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A business associate of mine owns 100% of an LLC (this LLC has insignificant income and valuation). He is offering me 10% ownership of this company in addition to paying me a fixed monthly stipend for my work as a software engineer (this constitutes about 10-20 hours of work a month). The contract he wants me to sign states I'll receive my monthly stipend (if that is the right word) as a 1099 contractor. When the company starts generating enough revenue he'll stop the 1099 status and we'll each take proportional drawings from the company account instead (so the company will have a net profit of $0.00 each year).

It strikes me as being a bit strange: being a 1099 contractor for a company I part own.

I also know that 1099 income means I'll have to pay not only my marginal tax rate of 28%, but also FICA taxes, giving me an effective tax rate of almost 45%, that's a large chunk of "my" income claimed by the IRS (frustrating, as I already have a W-2 job where my employer also pays FICA taxes; I note that I am currently below the Social Security tax limit, even with the extra 1099 income). But under what tax conditions are the drawings made then?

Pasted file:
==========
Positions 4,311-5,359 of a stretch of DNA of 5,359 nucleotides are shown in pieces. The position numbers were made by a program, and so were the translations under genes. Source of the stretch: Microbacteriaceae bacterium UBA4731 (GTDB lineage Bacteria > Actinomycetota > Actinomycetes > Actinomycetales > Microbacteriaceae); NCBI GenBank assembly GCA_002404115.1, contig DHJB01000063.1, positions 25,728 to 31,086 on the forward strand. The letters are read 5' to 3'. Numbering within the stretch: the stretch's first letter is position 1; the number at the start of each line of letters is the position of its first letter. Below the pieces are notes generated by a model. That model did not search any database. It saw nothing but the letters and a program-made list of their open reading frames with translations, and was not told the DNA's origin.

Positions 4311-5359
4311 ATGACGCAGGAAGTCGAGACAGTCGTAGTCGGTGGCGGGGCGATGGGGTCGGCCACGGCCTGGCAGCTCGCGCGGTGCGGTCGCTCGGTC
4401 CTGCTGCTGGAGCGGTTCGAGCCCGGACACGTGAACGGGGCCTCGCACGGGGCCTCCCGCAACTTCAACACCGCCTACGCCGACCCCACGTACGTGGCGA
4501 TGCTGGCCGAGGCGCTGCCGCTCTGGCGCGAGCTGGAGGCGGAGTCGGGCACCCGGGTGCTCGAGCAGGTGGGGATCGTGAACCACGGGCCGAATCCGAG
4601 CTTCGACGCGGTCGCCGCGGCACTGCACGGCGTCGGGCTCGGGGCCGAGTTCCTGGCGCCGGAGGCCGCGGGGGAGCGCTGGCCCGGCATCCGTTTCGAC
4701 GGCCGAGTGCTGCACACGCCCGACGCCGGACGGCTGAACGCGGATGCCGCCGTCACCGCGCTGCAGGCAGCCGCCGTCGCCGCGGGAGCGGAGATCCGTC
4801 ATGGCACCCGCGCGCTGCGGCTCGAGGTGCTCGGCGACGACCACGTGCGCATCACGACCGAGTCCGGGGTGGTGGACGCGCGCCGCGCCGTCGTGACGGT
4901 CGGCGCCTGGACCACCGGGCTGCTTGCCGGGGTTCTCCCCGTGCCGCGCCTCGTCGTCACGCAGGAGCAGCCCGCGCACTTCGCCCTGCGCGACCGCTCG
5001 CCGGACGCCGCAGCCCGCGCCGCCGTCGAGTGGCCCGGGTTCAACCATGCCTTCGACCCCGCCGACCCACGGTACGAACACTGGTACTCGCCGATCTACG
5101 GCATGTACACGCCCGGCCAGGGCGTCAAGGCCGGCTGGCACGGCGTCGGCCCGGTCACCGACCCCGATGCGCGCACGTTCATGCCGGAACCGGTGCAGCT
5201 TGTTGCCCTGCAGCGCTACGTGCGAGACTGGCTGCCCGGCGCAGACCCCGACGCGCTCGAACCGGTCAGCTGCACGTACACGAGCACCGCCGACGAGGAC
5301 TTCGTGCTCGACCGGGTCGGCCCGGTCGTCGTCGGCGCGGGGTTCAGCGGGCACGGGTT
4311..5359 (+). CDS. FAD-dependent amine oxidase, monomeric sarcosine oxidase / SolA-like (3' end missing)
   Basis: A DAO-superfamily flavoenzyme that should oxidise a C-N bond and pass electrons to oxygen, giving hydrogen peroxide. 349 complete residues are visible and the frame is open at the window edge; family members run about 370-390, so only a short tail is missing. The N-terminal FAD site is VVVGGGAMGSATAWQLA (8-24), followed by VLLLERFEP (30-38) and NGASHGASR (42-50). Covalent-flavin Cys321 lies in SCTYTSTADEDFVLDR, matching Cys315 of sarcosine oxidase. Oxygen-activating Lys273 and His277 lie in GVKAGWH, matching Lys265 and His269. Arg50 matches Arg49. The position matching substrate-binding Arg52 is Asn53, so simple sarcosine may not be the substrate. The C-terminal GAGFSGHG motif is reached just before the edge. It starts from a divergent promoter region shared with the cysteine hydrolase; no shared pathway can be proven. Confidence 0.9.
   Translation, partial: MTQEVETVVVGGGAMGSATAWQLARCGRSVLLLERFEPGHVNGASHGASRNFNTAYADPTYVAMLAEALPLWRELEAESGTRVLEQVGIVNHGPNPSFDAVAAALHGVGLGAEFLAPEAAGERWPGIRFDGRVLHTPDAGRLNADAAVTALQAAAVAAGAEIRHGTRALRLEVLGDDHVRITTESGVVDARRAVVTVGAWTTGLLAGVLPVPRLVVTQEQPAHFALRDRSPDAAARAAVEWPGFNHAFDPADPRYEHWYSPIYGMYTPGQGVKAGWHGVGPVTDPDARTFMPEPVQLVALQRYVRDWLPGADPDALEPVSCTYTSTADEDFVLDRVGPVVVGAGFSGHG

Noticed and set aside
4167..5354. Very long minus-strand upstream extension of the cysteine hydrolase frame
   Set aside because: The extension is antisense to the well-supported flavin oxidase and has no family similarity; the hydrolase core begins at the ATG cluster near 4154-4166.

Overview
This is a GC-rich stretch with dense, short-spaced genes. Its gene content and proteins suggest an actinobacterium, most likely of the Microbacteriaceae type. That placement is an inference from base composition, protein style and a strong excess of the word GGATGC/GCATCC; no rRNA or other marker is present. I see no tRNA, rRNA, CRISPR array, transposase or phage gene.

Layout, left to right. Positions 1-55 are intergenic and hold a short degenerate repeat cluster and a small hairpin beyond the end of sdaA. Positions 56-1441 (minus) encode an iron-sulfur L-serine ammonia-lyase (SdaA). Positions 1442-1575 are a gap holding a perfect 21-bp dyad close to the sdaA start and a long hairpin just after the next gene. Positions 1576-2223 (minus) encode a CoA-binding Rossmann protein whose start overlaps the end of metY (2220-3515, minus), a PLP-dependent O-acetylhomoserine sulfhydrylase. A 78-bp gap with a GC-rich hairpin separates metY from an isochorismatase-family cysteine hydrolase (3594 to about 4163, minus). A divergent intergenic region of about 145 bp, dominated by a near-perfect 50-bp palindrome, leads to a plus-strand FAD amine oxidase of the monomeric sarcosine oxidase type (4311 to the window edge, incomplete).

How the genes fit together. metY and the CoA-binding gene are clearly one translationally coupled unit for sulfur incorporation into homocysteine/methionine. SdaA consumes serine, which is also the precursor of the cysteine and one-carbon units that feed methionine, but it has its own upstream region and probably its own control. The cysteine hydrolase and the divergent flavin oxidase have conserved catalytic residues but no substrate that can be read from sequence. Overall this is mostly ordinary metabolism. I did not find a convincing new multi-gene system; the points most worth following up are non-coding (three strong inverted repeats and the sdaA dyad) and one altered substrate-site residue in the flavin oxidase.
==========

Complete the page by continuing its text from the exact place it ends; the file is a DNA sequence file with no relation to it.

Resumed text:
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The contract he wants me to sign states I'll receive my monthly stipend (if that is the right word) as a 1099 contractor.

The right word is guaranteed payment, which is what "salary" is called when a partner is working for a partnership she's a partner in. Which is exactly the case in your situation.

1099 is not the right form to report this, the partnership (LLC in your case) should be using the Schedule K-1 for that.

I suggest you talk to a lawyer and a tax adviser (EA/CPA) who are licensed in your State, before you sign anything.

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    Perfect answer. Just want to point out to those who don't know - one of the benefits of using guaranteed payments is the owner gets to deduct half of the FICA taxes as a business expense. – TTT Jan 5 '16 at 16:35

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